For years, the Vatican has had an arrangement with major agencies, including Catholic News Service, whenever there is big news: A cell-phone alert tells them to check their e-mail inboxes for an urgent Vatican statement.
So after the pope died, reporters’ cell phones beeped and the e-mailed death announcement began appearing less than a minute later — or longer, depending on the order of arrival. In fact, chaos reigned in the press office for several minutes; those who had not received an e-mail pleaded desperately for confirmation from the agencies that did. There were a few screams — not of grief, but of being late on a story.
The Vatican spokesman showed up much later, to fill in the details.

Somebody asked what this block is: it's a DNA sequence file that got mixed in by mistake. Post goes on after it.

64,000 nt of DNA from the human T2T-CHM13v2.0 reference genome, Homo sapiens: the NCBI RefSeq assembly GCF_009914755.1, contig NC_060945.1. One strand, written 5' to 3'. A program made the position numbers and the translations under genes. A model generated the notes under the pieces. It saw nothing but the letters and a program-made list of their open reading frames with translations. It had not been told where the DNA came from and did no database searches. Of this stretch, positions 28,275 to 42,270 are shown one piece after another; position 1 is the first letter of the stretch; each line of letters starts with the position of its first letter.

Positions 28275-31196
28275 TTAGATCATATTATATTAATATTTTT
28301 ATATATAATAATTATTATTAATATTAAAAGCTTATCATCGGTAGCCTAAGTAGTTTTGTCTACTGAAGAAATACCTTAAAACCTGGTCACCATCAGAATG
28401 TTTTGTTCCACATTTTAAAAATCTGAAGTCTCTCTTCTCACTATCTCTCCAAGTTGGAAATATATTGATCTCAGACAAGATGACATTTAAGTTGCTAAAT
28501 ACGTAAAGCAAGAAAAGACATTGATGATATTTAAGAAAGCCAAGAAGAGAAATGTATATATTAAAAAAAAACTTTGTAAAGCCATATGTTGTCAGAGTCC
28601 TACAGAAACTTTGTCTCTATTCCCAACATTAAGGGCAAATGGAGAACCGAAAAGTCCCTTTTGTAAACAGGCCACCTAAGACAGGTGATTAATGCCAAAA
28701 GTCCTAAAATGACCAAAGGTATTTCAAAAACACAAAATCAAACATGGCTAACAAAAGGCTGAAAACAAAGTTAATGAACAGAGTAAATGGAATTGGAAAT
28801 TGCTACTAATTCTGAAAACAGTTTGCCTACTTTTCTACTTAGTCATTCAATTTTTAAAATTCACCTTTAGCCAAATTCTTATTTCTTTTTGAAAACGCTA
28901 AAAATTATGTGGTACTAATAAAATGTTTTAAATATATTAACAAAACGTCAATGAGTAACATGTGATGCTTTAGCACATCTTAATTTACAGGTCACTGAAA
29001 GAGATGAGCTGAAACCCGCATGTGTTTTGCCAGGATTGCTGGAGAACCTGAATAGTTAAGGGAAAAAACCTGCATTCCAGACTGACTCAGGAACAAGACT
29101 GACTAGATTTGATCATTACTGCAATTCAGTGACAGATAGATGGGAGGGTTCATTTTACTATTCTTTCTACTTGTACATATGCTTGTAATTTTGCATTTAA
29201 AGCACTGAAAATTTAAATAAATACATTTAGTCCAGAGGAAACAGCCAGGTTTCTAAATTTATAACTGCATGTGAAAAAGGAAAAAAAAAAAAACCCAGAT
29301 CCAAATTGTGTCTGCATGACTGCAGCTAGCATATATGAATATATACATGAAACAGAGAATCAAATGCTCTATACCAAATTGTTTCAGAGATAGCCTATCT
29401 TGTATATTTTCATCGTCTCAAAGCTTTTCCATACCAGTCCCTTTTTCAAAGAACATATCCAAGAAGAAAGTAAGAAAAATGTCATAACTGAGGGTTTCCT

In the Internet age, which was born during Pope John Paul’s pontificate, the Vatican also marked his passing by changing its home page to the theme of “Sede Vacante” (“Vacant See.”) The site featured an elaborate series of pages detailing the highlights of Pope John Paul’s life and papacy. —John Thavis —With death of Pope John Paul, Vatican changes many procedures (Catholic News Service)
An interesting insider’s look into coverage of the pope’s death. Normally, when reporters start filing stories about the reporters covering an event, you know nothing’s happening. This is one of the few such stories that I think really serves a purpose other than filling the newshole. (And it implicitly answers the objection Matt Kirschenbaum raised about the AP story covering a smiliar topic.)
Thanks for the suggestion, Rosemary.